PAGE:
W3C home > Mailing lists > Public > www-rdf-interest@w3.org > April 2001

Re: URIs / URLs

From: Aaron Swartz <aswartz@swartzfam.com>
Date: Wed, 11 Apr 2001 18:59:46 -0500
To: Lee Jonas <ljonas@acm.org>, RDF Interest <www-rdf-interest@w3.org>
Message-ID: <B6FA5A21.8F81%aswartz@swartzfam.com>
Lee Jonas <ljonas@acm.org> wrote:

> The notion of URLs identifying representations seems a little trite to me.
> It indicates the nature of the true problem, without fully addressing it: a
> resource at the end of a location is not consistent over time.
> 
> This is for at least two good reasons: resources evolve, and resources move
> / disappear / or worse, a second resource ousts the first at a particular
> location.

Resources do not evolve -- their representations (or network entities) do.

> The first issue could have been addressed more formally (and hence
> consistently) with a simple versioning scheme.

What about ETags?

> This would have alleviated
> the problem of instantly breaking third party links (or invalidating
> metadata semantics) when you change a resource.  Yes your links must change
> to reflect new versions of things you reference, but these changes could be
> a graceful migration, not an abrupt crash.

How do versions fix changes in resources? It seems they just break things
for the 94% (as previously cited) of links that actually work correctly.

> The second is the main bugbear of using a resource's location to identify
> it.  This phenomenon is well known in distributed object technology.
> Superior solutions leave the actual resolution of an object's location to
> some distributed service when a client wants to interact with it.

Again, URLs don't have to be used this way, but we do. You can try and redo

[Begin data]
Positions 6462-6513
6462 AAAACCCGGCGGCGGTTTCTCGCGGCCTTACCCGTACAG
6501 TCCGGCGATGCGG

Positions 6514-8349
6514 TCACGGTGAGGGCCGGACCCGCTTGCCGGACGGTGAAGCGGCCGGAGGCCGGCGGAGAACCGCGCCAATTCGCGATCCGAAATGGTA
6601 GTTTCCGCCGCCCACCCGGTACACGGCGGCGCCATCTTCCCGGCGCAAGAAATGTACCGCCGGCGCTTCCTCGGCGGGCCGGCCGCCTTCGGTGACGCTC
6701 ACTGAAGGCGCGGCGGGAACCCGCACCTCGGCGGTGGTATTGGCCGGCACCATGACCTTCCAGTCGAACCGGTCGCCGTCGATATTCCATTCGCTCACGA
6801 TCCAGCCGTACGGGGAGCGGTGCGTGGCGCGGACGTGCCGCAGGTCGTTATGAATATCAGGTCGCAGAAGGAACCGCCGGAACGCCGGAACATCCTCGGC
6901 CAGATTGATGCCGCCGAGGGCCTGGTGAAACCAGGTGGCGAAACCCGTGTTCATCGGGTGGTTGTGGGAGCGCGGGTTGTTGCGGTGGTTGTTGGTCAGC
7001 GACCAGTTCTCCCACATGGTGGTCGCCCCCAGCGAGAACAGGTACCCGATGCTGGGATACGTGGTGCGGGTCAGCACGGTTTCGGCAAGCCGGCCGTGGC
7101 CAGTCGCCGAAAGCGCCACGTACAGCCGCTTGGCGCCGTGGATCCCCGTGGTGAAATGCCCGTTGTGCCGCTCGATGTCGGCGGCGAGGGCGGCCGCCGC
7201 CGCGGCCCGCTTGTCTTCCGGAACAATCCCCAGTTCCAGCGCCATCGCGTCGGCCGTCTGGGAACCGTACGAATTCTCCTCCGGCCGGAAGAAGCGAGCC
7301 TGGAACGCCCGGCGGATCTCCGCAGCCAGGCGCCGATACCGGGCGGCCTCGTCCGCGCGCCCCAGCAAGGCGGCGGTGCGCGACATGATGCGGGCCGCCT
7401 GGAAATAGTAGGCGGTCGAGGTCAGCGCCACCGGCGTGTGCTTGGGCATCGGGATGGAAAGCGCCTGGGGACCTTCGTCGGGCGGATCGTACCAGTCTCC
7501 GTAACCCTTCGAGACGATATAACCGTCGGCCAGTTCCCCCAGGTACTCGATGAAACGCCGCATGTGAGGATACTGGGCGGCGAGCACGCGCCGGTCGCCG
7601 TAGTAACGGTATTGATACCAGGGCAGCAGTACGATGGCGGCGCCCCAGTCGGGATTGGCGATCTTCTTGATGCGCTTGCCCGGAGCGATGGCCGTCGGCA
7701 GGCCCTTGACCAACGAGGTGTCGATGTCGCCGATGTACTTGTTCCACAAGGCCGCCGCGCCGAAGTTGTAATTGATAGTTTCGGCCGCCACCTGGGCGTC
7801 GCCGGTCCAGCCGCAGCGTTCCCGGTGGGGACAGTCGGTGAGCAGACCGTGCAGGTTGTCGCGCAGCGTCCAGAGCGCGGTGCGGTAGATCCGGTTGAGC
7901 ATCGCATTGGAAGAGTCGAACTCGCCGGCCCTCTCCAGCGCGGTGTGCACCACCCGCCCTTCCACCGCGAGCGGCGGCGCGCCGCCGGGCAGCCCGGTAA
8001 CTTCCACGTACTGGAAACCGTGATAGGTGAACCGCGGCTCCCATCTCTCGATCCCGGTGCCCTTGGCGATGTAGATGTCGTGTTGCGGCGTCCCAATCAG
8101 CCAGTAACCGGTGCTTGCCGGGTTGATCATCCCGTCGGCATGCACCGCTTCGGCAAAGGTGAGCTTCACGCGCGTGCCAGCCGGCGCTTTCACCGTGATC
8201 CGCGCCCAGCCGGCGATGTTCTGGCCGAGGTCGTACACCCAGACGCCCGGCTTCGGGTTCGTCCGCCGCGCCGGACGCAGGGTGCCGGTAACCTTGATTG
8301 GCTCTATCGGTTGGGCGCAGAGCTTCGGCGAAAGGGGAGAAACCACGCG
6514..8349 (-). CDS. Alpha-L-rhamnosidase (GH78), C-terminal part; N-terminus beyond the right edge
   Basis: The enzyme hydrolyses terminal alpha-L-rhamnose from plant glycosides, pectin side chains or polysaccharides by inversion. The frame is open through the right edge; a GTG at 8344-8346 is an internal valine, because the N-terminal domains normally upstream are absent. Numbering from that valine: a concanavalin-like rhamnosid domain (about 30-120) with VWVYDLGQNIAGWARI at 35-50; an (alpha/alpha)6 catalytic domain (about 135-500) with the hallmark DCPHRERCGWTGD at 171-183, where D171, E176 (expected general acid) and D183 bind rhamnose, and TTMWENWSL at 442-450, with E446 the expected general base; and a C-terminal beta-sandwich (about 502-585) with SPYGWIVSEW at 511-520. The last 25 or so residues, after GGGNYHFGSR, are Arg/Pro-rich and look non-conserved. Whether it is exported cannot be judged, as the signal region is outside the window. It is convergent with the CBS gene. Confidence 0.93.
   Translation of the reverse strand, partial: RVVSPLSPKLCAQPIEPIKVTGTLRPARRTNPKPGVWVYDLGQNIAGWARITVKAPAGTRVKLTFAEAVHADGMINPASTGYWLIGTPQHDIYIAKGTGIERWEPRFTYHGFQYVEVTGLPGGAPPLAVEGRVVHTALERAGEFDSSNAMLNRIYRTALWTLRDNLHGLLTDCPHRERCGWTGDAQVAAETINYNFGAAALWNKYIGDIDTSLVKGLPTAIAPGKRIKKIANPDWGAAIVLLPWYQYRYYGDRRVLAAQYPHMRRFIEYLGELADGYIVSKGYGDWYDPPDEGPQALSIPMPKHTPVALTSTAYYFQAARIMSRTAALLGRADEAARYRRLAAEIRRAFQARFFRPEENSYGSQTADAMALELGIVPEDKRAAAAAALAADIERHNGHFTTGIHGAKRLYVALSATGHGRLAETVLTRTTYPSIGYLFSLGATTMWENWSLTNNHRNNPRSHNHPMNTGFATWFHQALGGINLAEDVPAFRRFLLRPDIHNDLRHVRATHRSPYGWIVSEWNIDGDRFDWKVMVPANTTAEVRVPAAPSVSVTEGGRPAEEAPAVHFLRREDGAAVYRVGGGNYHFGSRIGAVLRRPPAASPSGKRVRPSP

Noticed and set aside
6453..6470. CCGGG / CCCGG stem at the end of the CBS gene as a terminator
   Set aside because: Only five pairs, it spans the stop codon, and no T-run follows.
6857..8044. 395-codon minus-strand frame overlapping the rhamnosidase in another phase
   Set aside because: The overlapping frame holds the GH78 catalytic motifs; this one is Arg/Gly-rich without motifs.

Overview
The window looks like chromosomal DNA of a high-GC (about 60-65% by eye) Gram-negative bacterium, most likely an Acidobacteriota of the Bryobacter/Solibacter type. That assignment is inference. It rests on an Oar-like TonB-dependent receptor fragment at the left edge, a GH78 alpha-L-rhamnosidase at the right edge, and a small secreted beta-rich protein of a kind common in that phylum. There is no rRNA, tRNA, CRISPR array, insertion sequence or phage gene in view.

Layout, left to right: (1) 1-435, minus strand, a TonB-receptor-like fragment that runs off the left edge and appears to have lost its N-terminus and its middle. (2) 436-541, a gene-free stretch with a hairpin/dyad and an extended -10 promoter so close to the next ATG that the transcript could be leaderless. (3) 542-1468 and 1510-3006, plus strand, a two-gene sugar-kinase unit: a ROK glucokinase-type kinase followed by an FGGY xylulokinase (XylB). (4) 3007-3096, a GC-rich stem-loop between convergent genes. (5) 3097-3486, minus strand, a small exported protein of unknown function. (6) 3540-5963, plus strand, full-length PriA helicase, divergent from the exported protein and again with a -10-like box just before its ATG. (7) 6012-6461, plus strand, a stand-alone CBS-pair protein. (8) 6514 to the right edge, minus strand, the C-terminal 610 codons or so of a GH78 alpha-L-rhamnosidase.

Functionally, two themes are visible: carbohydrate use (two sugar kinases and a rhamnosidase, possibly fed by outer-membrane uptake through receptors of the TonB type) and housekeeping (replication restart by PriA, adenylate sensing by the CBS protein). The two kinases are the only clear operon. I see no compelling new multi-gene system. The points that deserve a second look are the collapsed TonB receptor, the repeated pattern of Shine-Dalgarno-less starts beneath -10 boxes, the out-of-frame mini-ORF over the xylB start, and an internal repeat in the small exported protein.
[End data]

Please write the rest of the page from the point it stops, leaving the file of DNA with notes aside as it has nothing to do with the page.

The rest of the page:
URLs (which are widely-used, implemented, understood, etc.) or you can fix
the other parts of the system (some of which can probably be upgraded with
little headache). In fact there are projects which are trying to do that:
World Free Web, PURL, Alexa/Internet Archive, Google caches, etc.

http://wfw.sourceforge.net/
http://purl.org/
http://archive.org/
http://www.alexa.com/company/technology.html
http://www.google.com/help/features.html#cached

I'll keep track of others at: http://logicerror.com/alternateURLResolution

> These are compounded with the fact that the resource can be one of many
> formats and there is no clear way to distinguish them from the URL iself.  A
> resource such as http://mydomain/mypic.png may safely be assumed to be a png
> graphic, but what about the resource at the end of http://mydomain/mydir/ ?

Resources don't usually have formats. That's why there's content
negotiation.

> Mime types have become pervasive for identifying a resource's type, yet URLs
> predate MIME by years.  If you want to know its type you have to make a
> request to some server process.

Is that true? Hmm, looks like it...

> 1) It may become more common to reason about abstract resources whose
> identifiers may not be readily representable as a location.  It would be
> better to identify these with a URN.  Hence URNs may be more widely used
> than at present.

Why should things without a "location" use a URN? They can still be
described can't they. Folks! Just because it's a URN doesn't mean it's
anything special. It still represents a resource, even if it's in the
Fooawackyak scheme.

> 3) Data quality will be poorer if it is hard for software to detect a
> resource change.  Transience is bad news if you are going to store facts
> about something that subsequently changes.

Yes, RDF does not deal with time very well, but this is, IMO, an RDF problem
not a URI one.

> What the solution to all this is I don't know.  I just can't help feeling
> that as the semantic web progresses things are about to get a lot more
> complicated unless these issues are addressed.

The Semantic Web is going to be complicated no matter what we do. ;-)

-- 
[ Aaron Swartz | me@aaronsw.com | http://www.aaronsw.com ]
Received on Wednesday, 11 April 2001 19:59:59 GMT

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